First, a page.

06 December 2009

Madina Restaurant & Sweets

BANGLADESH
PAKISTAN


Walking into Madina is a fairly quick experience: Open door, take two steps, stare at steam table. This heating apparatus separates the cooks from the patrons with too many options to safely choose from. Asking for recommendations in such a place is sometimes a dangerous proposition as many times the employees will steer you towards what needs to be dumped, but here at Madina it led us to a couple options that seemed to be fresh from the kitchen.

Although the outside awning reads "Indian, Pakistani, and Bangladeshi cuisine," I wanted to try something particularly Bangladeshi, since all the names on the menu and items in front of me appeared much like Indian food. "It's all Bangladeshi!" was the answer, alleviating any problems we might have with limitations. Possibly unconvinced, we ordered anyways and later learned that our server and all the other people working here are Pakistani.


The aloo tikki ($0.99, above) is best as a receptor for chutneys and other sauces, a potato cake that is mild enough despite its peppers and cilantro that it could take to any spices added. The nice firm texture is great for dipping or scooping, and gets you prepared nicely for anything else to come.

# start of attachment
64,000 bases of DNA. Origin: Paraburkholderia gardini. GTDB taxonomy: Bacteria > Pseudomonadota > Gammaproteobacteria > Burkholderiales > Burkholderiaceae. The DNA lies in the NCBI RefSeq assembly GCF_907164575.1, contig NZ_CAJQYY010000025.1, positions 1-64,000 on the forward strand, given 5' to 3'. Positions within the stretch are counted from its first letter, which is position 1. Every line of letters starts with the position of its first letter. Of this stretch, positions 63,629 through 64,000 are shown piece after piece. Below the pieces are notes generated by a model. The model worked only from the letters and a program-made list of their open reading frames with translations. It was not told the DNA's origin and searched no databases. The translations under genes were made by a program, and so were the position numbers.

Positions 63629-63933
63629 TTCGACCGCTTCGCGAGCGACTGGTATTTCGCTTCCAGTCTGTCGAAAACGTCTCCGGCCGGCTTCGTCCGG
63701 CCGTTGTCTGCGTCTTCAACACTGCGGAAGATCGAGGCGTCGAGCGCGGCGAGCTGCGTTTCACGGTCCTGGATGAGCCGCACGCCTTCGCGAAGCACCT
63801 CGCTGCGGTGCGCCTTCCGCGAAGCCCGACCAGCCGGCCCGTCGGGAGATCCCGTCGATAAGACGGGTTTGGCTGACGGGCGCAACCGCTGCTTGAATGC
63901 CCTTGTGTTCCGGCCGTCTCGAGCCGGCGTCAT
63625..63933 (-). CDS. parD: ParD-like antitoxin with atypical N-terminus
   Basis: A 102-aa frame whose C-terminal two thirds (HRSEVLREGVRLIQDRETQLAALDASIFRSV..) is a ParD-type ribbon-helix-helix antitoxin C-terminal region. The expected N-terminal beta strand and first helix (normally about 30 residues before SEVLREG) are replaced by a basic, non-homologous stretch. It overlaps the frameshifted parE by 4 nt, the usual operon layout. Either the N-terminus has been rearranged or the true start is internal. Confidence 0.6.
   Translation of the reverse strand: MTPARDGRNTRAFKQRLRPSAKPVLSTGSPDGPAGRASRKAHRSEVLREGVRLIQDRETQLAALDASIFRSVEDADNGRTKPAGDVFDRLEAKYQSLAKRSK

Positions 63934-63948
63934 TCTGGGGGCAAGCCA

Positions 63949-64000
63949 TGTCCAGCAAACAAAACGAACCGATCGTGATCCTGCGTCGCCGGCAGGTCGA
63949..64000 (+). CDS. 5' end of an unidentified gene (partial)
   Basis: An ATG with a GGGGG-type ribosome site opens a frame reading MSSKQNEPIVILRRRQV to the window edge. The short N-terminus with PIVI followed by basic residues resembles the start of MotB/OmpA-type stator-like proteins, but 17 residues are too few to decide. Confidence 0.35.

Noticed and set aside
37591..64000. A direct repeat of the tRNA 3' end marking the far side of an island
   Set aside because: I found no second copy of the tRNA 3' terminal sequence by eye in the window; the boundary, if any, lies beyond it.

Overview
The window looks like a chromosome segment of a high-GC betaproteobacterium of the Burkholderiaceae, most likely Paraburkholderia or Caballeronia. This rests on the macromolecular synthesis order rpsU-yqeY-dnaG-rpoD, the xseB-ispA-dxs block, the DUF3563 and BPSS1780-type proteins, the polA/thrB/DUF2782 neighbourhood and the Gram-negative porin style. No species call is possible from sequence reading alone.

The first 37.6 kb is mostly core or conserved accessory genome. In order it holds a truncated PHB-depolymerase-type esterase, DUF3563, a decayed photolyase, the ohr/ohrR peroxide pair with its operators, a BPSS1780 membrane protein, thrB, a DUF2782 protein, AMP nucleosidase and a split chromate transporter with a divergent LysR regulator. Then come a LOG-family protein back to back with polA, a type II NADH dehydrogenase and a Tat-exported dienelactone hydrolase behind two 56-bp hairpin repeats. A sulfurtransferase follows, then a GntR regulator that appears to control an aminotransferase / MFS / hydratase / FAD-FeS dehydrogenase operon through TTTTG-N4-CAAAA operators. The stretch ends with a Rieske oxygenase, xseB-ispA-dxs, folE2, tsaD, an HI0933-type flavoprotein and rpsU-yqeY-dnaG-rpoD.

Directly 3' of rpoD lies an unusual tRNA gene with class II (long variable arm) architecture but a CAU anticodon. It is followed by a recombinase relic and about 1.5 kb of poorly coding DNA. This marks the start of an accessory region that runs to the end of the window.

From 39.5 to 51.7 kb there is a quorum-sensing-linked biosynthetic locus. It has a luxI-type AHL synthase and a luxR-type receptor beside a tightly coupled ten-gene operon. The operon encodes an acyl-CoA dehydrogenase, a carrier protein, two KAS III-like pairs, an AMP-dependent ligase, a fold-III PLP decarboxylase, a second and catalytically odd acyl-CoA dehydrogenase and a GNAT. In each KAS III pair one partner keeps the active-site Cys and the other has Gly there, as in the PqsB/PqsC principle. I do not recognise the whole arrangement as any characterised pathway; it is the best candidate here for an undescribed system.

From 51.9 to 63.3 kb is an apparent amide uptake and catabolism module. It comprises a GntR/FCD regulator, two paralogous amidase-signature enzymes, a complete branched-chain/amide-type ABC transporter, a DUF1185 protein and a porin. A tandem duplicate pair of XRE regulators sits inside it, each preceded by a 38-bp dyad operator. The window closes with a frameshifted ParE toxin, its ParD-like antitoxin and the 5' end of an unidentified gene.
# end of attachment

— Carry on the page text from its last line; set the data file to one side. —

While waiting, Bollywood videos play on an English-language Indian channel in the mustard-walled dining room, and all lunching customers' eyes are fixed screenward.

The special of the day was a ground chicken mixed with black eyed peas ($4.99, below) for which I could not get a real name out of our server. It was mildly spicy but full of intense flavors and a real treat to eat with the delicious, fresh naan ($0.99), which is made to order, with the sweet voice of the lady calling "one more naan please" each time we went back to ask for another.


Also naan-worthy was the lamb and potato curry ($4.99, below) which we probably could have upped to a large size for more of the delicate morsels of my favorite meat. The subtle hotness of the dish creeps up with each bite and creates a lovely tingle by the bottom of the bowl.


To cleanse the palate, you are offered free coffee with every order over $5, but it also is nice to try the ras malai ($2.49 for two pieces, below), a homemade cheese with condensed milk conglomerate that has almonds mixed in. It's less sweet than it sounds and satisfies very promptly any dessert cravings you might have been having.

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